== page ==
FDA Demands Recall of Ozone Generators, Company Refuses

Applied Ozone Systems, of Auburn, California has refused to recall a product that the U.S. Food & Drug Administration (FDA) says is an <"http://www.yourlawyer.com/practice_areas/defective_medical_devices">unapproved medical device. According to an FDA letter demanding a recall, the company allegedly claims that its AOS-1M ozone generator and AOS-1MD ozone generator devices treat cancer, AIDS, hepatitis, herpes and other infections and diseases.

According to the Associated Press, in the letter dated December 21, the FDA says the company’s products have not been evaluated for their safety and effectiveness, and under federal law, any device that claims to treat or mitigate diseases requires FDA approval or clearance. The agency said use of the unapproved medical devices could lead to health problems or death.

According to the Associated Press, the Applied Ozone Systems Web site says the AOS-1M and AOS-1MD devices can be used for colon cleansing, killing bacteria and viruses, and wound healing. One of the pages on the site claims that high colonic irrigation “kills harmful bacteria, parasites, mold yeast infections and virus.” The company states only at the end of a Web page that the generators are not sold as medical devices, the Associated Press said.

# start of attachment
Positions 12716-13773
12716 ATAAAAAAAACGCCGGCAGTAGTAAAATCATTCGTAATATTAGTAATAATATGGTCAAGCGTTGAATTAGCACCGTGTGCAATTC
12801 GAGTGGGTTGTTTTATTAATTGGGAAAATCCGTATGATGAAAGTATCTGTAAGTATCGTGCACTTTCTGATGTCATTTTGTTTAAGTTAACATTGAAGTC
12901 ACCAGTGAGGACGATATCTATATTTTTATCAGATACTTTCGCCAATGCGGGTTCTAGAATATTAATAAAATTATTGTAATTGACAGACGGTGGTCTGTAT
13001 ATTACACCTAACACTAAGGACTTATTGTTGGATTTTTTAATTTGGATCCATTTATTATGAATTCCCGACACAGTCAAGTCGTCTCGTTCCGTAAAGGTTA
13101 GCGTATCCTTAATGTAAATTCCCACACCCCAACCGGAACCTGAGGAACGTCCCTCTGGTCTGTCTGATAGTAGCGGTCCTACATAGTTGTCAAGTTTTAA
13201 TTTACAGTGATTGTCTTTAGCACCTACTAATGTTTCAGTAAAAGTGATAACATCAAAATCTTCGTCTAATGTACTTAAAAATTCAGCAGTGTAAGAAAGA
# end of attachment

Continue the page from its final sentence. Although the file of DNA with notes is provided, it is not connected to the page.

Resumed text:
An FDA official told the Associated Press that using the device to insert ozone gas into a person’s rectum during high colonic irrigation could cause perforation, bleeding and infection, while inhaling the ozone could asthma or lung problems. Some patients may delay or stop legitimate medical therapies because of the claims made by Applied Ozone, the agency said.

The owner of Applied Ozone Systems told the Associated Press that the AOS-1M and AOS-1MD were intended for water purification, and were not being sold as medical devices. He said the FDA’s allegations were based on “misinformation and lies.” Applied Ozone Systems has not yet responded to the FDA letter.

If the company does not recall the devices in question, the FDA could take a variety of enforcement actions. According to the Associated Press, these actions include issuing an injunction to halt sales of a product, working with state authorities, fining the company or seizing its products.

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